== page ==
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Servlets and Threading

Brian Moakley
Greenhorn

Joined: Apr 12, 2007
Posts: 11
So I'm new to servlets and relatively new to Java as well. I'm currently reading Head First Servlets, and I can't seem to wrap my head around the threading issue.

The book explains that there is only one instance of a servlet, and each request spawns a different thread. So here's where I'm hitting my head against the wall.

If Tomcat creates three different threads, passing three different request and response objects ... how can that one object manage those three different objects if it is the same instance? Logic dictates that there would be three different servlet instances to handle those three different request/response objects yet the book it quite clear that it is only instance of the servlet servicing multiples requests. What is to stop one thread for setting the response object with a newer response object midway through processing?

Any guidance would be appreciated. Thanks!
Amit M Tank
Ranch Hand

Joined: Mar 28, 2004
Posts: 257
Jim,

who manages the Servlet? Its the Container(Server).

Now suppose I have one Servlet A. which has a service(HttpRequest req,HttpResponse) method. The container creates one object of this Servlet and keeps it with it. When a new Request comes from the browser to the server and this request maps to Servlet A(as per the web.xml), then the container creates a new Thread and new HttpRequest & HttpResponse object and passes the call to this Servlet's service method. For every new request a new Thread(number of thread for a server is pre-configured) is created by the container and service method of the same servlet object is invoked.

I hope this claries your doubt.


Amit Tank
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David O'Meara
Rancher

Joined: Mar 06, 2001
Posts: 13459

This is why Servlets need to be free of request state. Ideally they should be stateless, but as long as the state can be shared by all threads there usually isn't an issue.

Consider the following class...


When an instance is created, it doesn't matter how many threads call printValue() on the same instance, they all end up printing the same value.

Now we allow the print method to accept different values and remove the state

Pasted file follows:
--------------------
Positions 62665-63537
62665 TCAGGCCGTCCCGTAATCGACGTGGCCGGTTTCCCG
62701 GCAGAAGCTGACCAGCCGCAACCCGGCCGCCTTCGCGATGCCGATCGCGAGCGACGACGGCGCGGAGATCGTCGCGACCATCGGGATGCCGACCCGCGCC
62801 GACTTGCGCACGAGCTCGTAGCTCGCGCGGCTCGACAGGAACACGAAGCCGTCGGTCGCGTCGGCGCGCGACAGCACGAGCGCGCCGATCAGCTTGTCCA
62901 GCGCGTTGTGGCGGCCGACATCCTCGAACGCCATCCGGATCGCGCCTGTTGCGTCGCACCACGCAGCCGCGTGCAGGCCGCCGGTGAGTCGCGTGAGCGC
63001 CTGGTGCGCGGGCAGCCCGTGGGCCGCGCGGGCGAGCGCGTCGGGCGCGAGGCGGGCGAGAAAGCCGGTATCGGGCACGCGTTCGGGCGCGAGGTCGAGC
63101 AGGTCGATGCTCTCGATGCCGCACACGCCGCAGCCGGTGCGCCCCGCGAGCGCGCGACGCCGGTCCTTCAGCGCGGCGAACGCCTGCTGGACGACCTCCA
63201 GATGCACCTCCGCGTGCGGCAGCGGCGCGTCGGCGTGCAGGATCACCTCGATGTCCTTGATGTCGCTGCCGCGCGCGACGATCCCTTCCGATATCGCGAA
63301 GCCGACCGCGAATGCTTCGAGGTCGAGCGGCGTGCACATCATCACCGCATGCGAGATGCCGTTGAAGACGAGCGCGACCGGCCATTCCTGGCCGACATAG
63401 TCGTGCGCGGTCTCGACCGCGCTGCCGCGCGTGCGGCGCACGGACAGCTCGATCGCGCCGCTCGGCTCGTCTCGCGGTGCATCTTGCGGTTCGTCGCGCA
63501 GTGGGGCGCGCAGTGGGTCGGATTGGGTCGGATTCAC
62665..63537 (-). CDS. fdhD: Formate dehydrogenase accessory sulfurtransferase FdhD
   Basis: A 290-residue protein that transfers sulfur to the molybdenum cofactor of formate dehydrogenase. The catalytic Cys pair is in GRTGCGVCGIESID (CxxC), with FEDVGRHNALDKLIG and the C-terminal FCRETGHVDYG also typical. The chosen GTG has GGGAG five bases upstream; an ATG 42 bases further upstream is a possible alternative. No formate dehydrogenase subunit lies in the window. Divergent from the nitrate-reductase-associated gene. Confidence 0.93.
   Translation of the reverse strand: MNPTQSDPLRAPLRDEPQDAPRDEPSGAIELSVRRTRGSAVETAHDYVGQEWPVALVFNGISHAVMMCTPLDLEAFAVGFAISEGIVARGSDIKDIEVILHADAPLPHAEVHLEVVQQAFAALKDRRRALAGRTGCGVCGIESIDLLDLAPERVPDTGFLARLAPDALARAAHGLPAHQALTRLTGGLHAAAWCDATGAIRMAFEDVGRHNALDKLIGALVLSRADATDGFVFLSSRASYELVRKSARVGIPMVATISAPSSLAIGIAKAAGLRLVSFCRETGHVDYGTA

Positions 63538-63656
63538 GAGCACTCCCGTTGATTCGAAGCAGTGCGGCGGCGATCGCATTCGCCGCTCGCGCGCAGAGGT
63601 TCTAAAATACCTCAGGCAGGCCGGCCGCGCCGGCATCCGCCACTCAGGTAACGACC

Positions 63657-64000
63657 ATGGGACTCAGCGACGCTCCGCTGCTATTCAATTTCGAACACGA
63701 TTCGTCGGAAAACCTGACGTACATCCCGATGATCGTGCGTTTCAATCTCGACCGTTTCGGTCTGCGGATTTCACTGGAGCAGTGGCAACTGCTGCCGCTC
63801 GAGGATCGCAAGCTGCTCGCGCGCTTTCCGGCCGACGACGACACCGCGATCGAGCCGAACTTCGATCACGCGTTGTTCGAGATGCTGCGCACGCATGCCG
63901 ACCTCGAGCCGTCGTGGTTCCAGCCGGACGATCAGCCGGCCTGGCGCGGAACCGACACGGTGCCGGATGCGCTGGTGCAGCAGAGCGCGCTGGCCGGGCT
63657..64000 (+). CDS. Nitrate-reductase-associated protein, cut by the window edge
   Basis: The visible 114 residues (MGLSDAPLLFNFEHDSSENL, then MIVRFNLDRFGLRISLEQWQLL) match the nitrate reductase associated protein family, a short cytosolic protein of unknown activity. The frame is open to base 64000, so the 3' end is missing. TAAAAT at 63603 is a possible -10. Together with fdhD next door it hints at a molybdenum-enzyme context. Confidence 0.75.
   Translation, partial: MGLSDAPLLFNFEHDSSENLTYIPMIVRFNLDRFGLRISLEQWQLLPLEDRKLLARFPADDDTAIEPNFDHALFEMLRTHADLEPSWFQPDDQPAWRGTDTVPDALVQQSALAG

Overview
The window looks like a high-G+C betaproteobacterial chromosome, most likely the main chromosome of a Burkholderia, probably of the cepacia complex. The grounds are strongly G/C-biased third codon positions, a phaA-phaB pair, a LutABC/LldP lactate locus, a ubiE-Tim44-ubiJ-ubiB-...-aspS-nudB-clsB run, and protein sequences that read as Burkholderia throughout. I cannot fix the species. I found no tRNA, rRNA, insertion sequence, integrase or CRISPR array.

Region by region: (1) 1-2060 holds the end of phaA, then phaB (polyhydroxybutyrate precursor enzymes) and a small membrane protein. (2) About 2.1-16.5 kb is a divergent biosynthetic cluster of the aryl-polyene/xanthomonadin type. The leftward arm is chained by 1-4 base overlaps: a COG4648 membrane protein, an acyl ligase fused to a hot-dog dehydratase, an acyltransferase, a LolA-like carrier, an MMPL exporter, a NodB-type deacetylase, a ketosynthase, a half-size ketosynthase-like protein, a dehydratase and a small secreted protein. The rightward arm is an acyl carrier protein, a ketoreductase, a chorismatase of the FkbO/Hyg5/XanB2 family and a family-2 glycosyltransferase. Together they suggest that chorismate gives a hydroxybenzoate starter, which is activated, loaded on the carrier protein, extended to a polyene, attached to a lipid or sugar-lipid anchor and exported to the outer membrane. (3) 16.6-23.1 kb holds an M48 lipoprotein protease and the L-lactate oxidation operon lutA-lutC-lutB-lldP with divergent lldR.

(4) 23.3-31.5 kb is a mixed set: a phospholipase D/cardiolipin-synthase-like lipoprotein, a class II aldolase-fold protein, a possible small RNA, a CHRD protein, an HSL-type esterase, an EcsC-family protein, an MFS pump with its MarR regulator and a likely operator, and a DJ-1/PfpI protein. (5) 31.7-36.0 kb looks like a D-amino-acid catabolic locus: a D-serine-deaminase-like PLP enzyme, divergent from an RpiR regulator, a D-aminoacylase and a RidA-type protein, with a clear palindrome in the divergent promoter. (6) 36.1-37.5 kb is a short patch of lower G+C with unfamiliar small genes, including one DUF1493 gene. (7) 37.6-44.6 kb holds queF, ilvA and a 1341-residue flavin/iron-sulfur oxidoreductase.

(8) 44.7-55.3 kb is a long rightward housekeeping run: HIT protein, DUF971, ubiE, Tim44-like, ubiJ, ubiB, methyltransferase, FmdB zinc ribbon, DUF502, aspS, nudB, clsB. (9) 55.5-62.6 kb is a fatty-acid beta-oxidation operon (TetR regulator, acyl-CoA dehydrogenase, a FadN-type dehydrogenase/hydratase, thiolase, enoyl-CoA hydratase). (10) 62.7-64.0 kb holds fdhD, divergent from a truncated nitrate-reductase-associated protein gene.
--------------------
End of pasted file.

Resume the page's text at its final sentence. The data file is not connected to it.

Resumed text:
Again if you cretae a single instance of the class and multiple threads call printValue(), the value they pass to the method is the value that gets printed.

The difference between the two classes is that while both allow multiple threads to access a single instance, the first prints a single value while the second can print any value passed to it. The 'value' parameter represents the context that the printValue method uses when it executes.

To complete the example, comsider what happens when the second class tries to maintain state too...


When accessed by multiple threads, each one sets the state on the UnSafeStatefulClass instance to their own value, and the instance value is printed.
If thread one sets the state, but thread two changes the value before thread one prints the value, then theads one and two both print the same value. Not what was anticipated.

Stepping back to Servlets, the request and response objects passed to the method are safe as long as they are in the method. If you try to retain them as state in the Servlet then you create the situation where multiple threads could accidentally get confused. This is not a good thing.

The benefit is that we don't need to create a Servlet instance for every request (thread tend to come from pools rather than creating a new one every timme too), the down side is that you need to be careful about keeping each request separated.
Brian Moakley
Greenhorn

Joined: Apr 12, 2007
Posts: 11
Thank you for the very thoughtful response ... I now understand the solution and my head doesn't hurt so much. Cheers!
 
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